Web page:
// Twitter Cards // Prexisting Head The Biologist Is In: My Seed Archive

Friday, September 12, 2014

My Seed Archive

A central concept in my gardening philosophy is that anyone who grows plants from seed should save seeds, rather than just buy more seeds to grow the next year. It really doesn't take much effort to save seeds from some garden favorites, like tomatoes and peppers, and in doing so you will be ensuring that your favorite varieties of vegetables remain available as well as developing a stronger connection to your food.

I've written on this topic before, so this time I will go a different direction.

I like seeds.

They're small, come in interesting shapes/colors, and embody the potential for future growth. Most of the seeds I've collected are for edible (even if only marginally so) plants, so the seeds also represent potential future meals for myself and those I care about.

Over the years, my seed archive has grown from a few seed packets to the volume of nearly two cubic feet it now occupies. This volume includes hundreds of distinct seed samples, spread across over 130 species.

I usually have specific plans for the seeds I collect...
  • The rose (Rosa spp.) seeds are for a project to breed one which produces large fruit.
  • The squash (Curcurbita spp.) seeds are for a project examining the genetics of fruit shape.
  • The melon (Cucumis melo) seeds are for a project to breed single-serving sized melons.
  • The tomato (Solanum lycopersicum) seeds are for a project to breed interesting shapes/colors into micro (~6in tall) tomato plants like "Tiny Tim".
  • The pepper (Capsicum spp.) seeds are for a project to combine different interesting shape traits into one plant.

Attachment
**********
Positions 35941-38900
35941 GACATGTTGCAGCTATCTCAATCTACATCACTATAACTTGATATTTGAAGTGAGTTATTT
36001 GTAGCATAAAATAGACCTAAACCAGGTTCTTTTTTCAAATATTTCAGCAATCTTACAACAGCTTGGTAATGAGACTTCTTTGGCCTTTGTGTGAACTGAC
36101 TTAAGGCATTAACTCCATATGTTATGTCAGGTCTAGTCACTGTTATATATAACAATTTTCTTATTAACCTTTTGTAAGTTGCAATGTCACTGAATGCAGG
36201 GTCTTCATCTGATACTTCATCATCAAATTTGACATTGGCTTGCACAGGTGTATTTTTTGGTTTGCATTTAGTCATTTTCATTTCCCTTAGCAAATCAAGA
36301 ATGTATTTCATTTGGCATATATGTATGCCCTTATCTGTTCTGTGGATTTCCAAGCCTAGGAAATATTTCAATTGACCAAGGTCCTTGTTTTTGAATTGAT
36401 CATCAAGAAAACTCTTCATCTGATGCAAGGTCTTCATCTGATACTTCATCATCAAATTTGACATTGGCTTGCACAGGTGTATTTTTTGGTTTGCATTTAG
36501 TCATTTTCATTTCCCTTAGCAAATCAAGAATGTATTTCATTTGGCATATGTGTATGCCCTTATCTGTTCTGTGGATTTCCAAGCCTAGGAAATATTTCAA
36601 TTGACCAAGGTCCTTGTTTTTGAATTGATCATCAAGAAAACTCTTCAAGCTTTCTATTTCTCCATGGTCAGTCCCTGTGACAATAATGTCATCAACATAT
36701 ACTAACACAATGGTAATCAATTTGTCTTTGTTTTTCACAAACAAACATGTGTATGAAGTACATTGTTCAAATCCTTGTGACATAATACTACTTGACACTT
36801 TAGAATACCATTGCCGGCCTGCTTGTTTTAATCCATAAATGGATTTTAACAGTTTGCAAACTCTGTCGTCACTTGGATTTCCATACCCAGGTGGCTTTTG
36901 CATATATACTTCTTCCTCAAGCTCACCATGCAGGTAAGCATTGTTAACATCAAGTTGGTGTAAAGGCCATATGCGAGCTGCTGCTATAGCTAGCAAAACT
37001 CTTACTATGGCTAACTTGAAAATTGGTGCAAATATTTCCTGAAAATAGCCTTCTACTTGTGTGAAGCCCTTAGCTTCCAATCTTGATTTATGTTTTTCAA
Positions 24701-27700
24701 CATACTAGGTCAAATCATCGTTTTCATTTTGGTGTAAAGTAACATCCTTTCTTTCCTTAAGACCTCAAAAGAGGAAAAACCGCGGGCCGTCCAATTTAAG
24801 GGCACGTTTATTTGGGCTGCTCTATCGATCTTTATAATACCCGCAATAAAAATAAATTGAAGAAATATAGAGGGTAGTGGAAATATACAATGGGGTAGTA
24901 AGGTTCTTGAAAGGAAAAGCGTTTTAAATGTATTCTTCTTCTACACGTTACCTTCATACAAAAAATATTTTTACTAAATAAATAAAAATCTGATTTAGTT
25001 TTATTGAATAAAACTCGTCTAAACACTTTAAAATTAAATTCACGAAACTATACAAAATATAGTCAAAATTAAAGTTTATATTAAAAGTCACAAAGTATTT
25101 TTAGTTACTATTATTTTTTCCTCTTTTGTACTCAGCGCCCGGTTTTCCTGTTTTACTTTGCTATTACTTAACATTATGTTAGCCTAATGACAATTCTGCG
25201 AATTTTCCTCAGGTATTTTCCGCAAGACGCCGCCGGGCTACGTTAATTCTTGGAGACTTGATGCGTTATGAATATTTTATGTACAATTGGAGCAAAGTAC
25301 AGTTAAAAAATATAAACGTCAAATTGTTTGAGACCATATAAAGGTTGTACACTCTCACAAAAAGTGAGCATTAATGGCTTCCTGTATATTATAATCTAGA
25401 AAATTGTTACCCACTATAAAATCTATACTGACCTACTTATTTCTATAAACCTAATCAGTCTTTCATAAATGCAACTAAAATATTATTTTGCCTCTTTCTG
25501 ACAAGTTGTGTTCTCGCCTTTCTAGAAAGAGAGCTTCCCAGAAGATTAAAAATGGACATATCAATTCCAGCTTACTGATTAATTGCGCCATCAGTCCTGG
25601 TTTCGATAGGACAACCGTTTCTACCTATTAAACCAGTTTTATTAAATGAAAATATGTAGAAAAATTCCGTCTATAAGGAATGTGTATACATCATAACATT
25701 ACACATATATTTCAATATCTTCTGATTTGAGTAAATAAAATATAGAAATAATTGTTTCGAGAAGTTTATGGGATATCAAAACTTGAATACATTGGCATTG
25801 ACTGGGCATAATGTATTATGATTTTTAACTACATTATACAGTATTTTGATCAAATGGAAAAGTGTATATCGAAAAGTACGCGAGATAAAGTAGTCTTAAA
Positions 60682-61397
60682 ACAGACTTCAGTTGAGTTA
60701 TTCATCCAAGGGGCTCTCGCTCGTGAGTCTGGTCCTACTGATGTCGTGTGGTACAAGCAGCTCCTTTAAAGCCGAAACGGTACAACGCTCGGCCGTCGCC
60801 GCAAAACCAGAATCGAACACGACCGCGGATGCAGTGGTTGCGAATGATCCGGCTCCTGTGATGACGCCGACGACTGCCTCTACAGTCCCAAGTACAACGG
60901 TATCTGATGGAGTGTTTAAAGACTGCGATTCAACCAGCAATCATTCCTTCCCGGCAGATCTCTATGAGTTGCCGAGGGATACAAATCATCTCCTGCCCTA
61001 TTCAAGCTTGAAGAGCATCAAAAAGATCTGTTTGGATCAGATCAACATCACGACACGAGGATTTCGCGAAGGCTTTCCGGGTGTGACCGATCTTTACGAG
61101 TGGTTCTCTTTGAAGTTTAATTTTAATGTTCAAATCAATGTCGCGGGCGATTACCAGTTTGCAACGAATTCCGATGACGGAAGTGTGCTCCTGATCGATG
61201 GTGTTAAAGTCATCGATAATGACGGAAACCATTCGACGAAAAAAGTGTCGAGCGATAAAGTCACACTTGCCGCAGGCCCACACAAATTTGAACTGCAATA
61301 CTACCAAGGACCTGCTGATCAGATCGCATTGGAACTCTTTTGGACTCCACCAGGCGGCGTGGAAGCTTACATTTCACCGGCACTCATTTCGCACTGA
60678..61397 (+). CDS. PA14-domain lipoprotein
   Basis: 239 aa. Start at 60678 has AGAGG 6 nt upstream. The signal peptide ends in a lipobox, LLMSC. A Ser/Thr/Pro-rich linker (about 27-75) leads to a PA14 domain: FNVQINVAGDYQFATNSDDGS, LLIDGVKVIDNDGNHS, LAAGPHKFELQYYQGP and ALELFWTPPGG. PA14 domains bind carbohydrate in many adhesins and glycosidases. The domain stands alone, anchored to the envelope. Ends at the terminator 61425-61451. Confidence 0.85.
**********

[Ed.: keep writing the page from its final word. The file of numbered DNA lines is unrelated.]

• The carrot (Daucus carota) seeds are for a project to breed some locally adapted carrots for my garden.
  • The cotton (Gossypium spp.) seeds are for a project to develop colored-cottons that can be raised in Minnesota.
  • The California radish (Rhaphanus sativus-x-raphanistrum) are interesting because it is a recently evolved species (<100 years), while the sea radish (Rhaphanus maritimus) interests me as a potential new food plant because of its succulent leaves.
  • Various weedy species (Alliaria petiolataArctium lappaCarduus nutansSolanum dulcamaraS. nigrum) interest me as targets for UV-mutagenesis in order to generate  selectable variations useful in  domesticating the species for garden/food use.
  • Some are pretty flowers for my yard (Baptissa australisChamaecrista fasiculataDatura inoxiaVerbascum thapsus).
  • Some are for the woodland garden (Actaea pachypodaArisaema triphyllum).
  • Some are just plants that I find interesting (Abutilon theophrastiCarnegia giganteaGymnocladus dioicus).
  • There's also the seeds that aren't on this list, because I don't know what they are. I collected them so I could later grow them up and identify the plant which produced them.
…though, sometimes I gather seeds simply because they look interesting.



Since I recently moved into a new property, with a nice large yard, I decided that it was about time for me to make a full accounting of what was in my seed archive so I could begin sketching out garden ideas. The list below represents the large majority of what I found.

There's a few bulbs/tubers/etc. in the following list. Even though they aren't seeds, they do fit the theme of small things that can grow into bigger things that make food or are otherwise interesting…  so, I'm going to let them stay.